In Their Own Words – Tom Kitchin

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Tom Kitchin is owner of award-winning restaurant The Kitchin, in Leith, Scotland and The Scran & Scallie gastropub in Edinburgh. He was awarded his first Michelin star aged just 29, and has worked with some of the world’s best chefs, including Pierre Koffmann and Alain Ducasse. We caught up with him to talk food and whisky…

Tom Kitchin

I was quite late coming to whisky – 28 or 29, about the same time I opened my restaurant’

‘I’m very much into seasonality. At the moment, we’re in summer now, so maybe I won’t be drinking too much whisky, but when it gets a bit colder and the fire’s on, that’s my time for enjoying it. I’m also starting to enjoy whisky cocktails with ingredients like ginger and honey – things like that make whisky so much more approachable for people’

My favourite whiskies? I like Balvenie Caribbean Cask, I think it’s really interesting, plus Glen Grant 18 Year Old, and Invergordon from Adelphi finished in sherry casks’

‘When I was first asked to put together a whisky menu, I just couldn’t comprehend how it would work. But once I started talking to the whisky guys, we came up with the idea of using sawdust from whisky barrels to smoke things, that sort of thing. But the big one for me is the game season. Normally when cooking game, you would deglaze the pan with brandy or Cognac, but I used a peaty whisky with big heather notes which worked really well’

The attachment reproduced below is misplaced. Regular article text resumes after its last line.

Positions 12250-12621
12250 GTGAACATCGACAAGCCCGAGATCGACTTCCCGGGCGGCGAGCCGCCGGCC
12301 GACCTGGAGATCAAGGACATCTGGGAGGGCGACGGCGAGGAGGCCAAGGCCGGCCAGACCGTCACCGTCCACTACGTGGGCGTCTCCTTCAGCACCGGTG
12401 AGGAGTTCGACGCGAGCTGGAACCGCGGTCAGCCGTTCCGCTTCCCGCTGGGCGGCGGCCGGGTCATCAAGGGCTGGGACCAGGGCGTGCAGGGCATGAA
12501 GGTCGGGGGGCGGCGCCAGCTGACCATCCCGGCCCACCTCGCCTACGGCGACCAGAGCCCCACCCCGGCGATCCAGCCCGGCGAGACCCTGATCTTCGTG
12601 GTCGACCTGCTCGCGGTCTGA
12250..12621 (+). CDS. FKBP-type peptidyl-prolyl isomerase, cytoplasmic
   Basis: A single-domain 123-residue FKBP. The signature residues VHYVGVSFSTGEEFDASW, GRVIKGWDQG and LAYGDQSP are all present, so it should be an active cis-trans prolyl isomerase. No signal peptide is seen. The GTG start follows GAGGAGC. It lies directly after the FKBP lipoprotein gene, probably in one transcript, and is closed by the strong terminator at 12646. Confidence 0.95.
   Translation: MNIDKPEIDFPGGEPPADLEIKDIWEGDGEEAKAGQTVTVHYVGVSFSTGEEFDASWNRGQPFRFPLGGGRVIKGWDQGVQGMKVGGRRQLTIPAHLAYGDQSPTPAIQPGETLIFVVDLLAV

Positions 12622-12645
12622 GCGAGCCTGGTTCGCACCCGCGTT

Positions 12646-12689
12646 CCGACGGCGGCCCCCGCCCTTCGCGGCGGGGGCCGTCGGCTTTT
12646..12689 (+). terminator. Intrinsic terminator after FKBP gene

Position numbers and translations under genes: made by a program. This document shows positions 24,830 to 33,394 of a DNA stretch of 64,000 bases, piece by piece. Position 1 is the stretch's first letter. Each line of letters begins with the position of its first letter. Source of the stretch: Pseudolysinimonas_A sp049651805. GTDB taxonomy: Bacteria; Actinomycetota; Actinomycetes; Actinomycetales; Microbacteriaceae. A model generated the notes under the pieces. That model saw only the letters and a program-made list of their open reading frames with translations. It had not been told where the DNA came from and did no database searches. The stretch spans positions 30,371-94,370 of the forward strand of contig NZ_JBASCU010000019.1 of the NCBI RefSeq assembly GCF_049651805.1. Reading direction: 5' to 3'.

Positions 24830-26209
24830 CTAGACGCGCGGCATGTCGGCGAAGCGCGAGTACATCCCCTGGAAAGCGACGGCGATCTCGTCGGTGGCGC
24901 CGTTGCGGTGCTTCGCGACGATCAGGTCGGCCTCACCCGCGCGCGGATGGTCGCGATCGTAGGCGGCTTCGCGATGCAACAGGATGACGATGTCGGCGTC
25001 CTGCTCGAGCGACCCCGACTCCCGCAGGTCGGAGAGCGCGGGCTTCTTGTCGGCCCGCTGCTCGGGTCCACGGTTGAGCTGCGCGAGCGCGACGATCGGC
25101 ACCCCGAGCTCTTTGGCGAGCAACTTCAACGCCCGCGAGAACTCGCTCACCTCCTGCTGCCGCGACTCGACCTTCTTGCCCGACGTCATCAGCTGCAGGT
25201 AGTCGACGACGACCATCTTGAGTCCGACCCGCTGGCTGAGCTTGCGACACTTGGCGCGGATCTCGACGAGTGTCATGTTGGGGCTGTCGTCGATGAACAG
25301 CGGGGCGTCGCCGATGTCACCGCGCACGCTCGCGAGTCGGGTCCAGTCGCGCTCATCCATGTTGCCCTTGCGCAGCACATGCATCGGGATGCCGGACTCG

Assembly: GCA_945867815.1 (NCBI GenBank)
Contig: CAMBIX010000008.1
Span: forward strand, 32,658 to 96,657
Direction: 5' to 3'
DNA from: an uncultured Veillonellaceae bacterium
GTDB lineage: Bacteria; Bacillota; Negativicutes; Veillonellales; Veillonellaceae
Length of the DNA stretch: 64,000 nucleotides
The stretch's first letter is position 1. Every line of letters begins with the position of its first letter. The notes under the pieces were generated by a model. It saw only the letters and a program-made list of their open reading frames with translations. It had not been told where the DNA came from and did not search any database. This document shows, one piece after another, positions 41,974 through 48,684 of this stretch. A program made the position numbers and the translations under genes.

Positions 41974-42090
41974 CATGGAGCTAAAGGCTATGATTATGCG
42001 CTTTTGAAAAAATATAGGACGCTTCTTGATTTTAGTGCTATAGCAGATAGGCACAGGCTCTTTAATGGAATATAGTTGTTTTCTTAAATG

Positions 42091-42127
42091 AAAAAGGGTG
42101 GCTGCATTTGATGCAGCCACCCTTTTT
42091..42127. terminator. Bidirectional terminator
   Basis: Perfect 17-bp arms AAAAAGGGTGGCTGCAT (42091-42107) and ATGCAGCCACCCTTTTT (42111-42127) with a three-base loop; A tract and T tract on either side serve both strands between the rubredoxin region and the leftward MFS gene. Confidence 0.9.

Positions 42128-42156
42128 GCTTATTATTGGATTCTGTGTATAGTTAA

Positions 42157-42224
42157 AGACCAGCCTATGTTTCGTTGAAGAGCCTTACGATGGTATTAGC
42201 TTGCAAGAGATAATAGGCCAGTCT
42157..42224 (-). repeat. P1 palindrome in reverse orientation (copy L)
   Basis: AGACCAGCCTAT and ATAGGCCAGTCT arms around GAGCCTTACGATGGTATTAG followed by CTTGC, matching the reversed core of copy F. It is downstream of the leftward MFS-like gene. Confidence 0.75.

Shellfish Rockpool/The Kitchin

Shellfish rockpool, one of the signature dishes at The Kitchin

‘My top three whisky and food combinations would be my whisky baba dessert, scallops, and lamb. With scallops, I’d use a vermouth sauce and lemon confit, which works really well with the fruity notes of the whisky. Lamb is a really good one, because it has a lot of fat on it, and the whisky can cut through that. The other thing I like to do is boil down some whisky and honey to create a caramel, then bake a whole Vacherin cheese in the oven, then halfway through, pour the caramel over the cheese and add some rosemary leaves’

‘With our restaurant customers, we try not to get too technical with whisky, but we do explain the regions and use a whisky map to explain the terroir. We offer them a taste of two or three whiskies and we take the bottle to them, which all helps to convey the story of the whisky and the distillery’

‘I’ve visited Deanston distillery, which isn’t too far from where we are, and I’ve been to Scapa and Highland Park. We get a lot of produce for the restaurant from Orkney – beef, cheese, seafood – and I go up there a couple of times a year’

Whisky is one of Scotland’s biggest exports and one of our proudest assets. There’s a real resurgence in whisky, too, and especially with food’

Posted in In Their Own Words, Scotch Whisky, WHISKY & WHISKEY
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